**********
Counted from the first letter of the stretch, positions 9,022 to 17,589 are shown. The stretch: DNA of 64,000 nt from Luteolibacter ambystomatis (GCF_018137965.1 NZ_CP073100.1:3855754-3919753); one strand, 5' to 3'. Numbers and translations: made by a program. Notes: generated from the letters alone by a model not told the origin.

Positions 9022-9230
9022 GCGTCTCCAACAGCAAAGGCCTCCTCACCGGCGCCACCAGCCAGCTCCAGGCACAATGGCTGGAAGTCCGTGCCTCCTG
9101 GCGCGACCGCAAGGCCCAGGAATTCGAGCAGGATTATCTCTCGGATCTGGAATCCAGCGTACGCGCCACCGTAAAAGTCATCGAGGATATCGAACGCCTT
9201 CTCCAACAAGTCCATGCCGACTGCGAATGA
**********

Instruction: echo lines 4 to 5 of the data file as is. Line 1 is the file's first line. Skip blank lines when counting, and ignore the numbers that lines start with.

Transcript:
9101 GCGCGACCGCAAGGCCCAGGAATTCGAGCAGGATTATCTCTCGGATCTGGAATCCAGCGTACGCGCCACCGTAAAAGTCATCGAGGATATCGAACGCCTT
9201 CTCCAACAAGTCCATGCCGACTGCGAATGA